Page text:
SCOTTSDALE, Ariz. -- Uniforms hung neatly and shoes were arranged perfectly in each dressing stall on Thursday at the Giants' Scottsdale Stadium clubhouse.
This meant one thing: Spring Training's about to start.
"It's like going to a store and seeing the decorations right before holiday season," said Brandon Evans, a Giants clubhouse assistant who helped set the scene that he admired.
Pitchers and catchers officially report to camp and will undergo physical examinations Friday, though dozens of them -- as well as a handful of position players -- already have begun informal workouts at the stadium. Batterymates will open workouts Saturday. Position players are due to report Tuesday, one day before the first full-squad workout.
Giants manager Bruce Bochy couldn't wait for the activity to start. Though Bochy has been at his job longer than any other big league skipper, spring never gets old for him.
"If you don't come to Spring Training excited, pumped, thrilled to get it going again, there's probably something wrong with you," said Bochy, who's beginning his 20th consecutive year as a Major League manager. "This is our time of year. It's baseball."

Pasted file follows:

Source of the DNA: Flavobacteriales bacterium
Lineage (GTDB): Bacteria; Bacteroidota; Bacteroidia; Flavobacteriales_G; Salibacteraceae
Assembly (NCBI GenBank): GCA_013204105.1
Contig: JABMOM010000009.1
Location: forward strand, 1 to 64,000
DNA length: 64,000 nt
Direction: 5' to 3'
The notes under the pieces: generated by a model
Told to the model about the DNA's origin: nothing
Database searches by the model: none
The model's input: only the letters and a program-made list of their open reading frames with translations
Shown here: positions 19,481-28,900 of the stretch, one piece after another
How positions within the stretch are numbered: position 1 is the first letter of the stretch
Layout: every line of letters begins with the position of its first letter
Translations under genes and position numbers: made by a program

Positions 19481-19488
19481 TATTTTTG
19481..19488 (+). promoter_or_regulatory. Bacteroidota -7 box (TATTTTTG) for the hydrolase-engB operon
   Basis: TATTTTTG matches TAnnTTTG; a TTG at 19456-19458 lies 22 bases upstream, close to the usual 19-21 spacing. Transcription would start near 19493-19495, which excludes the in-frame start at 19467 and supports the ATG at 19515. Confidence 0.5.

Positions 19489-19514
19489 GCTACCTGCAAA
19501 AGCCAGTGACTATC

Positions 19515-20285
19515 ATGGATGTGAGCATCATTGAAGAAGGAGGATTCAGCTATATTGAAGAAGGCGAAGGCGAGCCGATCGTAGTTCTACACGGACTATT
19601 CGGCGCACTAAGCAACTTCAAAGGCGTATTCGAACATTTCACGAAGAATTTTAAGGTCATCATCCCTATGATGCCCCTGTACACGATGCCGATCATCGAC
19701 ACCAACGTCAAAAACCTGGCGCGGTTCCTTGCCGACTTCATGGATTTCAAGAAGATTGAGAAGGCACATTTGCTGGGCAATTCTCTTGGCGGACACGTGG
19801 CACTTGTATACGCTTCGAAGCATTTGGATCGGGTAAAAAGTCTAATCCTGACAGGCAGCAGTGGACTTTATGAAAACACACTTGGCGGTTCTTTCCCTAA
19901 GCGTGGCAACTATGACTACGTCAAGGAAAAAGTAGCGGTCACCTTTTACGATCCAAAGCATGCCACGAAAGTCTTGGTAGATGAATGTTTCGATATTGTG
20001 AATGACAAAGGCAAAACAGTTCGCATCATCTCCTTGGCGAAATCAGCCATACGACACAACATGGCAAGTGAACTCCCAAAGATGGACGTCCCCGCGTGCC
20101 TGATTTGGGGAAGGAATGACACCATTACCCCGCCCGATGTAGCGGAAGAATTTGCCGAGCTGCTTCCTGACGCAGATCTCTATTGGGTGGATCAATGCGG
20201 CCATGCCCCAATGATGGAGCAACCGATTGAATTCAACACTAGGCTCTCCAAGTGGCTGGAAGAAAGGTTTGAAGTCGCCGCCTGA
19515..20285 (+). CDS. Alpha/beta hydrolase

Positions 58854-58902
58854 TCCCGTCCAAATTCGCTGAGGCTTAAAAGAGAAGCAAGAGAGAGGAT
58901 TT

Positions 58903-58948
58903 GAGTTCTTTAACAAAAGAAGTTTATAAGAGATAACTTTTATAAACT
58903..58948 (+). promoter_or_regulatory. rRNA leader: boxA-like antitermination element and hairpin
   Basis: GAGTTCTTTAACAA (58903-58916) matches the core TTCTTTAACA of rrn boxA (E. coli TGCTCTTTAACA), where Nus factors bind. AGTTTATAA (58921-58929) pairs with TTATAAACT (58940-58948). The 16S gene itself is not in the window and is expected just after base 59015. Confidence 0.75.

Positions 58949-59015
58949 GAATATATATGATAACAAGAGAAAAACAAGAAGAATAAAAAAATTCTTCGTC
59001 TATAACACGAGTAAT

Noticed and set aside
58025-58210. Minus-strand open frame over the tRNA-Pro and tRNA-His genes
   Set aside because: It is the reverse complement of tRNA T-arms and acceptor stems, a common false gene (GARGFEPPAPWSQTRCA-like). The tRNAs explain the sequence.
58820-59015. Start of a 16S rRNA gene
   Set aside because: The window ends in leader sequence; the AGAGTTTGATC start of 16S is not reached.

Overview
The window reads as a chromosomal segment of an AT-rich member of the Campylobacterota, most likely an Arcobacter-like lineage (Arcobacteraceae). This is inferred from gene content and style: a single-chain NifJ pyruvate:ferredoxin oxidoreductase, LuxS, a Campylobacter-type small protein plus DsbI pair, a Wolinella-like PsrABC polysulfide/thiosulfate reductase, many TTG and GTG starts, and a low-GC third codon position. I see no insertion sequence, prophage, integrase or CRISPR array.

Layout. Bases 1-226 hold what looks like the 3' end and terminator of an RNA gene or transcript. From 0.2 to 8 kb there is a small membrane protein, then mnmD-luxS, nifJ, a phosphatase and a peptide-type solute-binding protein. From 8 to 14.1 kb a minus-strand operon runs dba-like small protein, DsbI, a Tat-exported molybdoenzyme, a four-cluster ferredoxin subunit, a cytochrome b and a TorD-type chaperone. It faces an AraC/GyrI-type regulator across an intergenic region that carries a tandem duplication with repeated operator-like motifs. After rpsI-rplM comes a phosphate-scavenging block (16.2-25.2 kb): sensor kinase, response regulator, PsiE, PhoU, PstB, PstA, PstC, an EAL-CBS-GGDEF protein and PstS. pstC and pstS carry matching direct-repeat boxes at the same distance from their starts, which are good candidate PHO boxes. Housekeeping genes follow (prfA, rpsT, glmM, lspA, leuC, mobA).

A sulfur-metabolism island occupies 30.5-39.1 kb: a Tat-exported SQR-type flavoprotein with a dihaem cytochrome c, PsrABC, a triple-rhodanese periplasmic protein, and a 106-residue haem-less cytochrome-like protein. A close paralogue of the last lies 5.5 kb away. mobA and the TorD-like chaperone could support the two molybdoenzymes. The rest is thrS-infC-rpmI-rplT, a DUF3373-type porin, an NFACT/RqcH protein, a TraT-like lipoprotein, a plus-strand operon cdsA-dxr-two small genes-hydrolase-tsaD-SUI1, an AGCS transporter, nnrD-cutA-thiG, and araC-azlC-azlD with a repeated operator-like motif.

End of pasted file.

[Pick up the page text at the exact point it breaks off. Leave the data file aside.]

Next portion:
It's also serious business for the Giants, World Series champions in 2010 and '12 who slumped to a 76-86 finish and a third-place tie with San Diego in the National League West. Bent on returning the Giants to the league's elite, Bochy intends to make workouts more time-effective. So he and his staff will conduct some rounds of batting practice at the Giants' Minor League complex, located a few blocks from Scottsdale Stadium. This should guarantee more activity in less time than before, particularly for the 37 pitchers in camp.
Bochy said that every player is expected to report on time, despite the storms that have disrupted travel in the eastern U.S.
Spring Training's recurring theme of fresh beginnings may seem more real than ever to hitting coach Hensley Meulens, who officially became a U.S. citizen on Wednesday in Oakland. Meulens, who is Dutch, was among 844 people representing 94 countries who participated in the naturalizing ceremony.
"I've been here 28 years. ... I spend most of the year here anyway," said the 46-year-old Meulens, who appeared in 182 big league games between 1989-98.
Meulens said that the 90-minute event began with a videotaped message from Czech-born Madeleine Albright, the former U.S. Secretary of State. He joined the others in reciting the Pledge of Allegiance and singing "The Star-Spangled Banner," which he has heard a few times during his baseball career. The procedure ended with another video, this one from President Barack Obama welcoming the new citizens to the U.S.
Said Meulens, "It's pretty cool."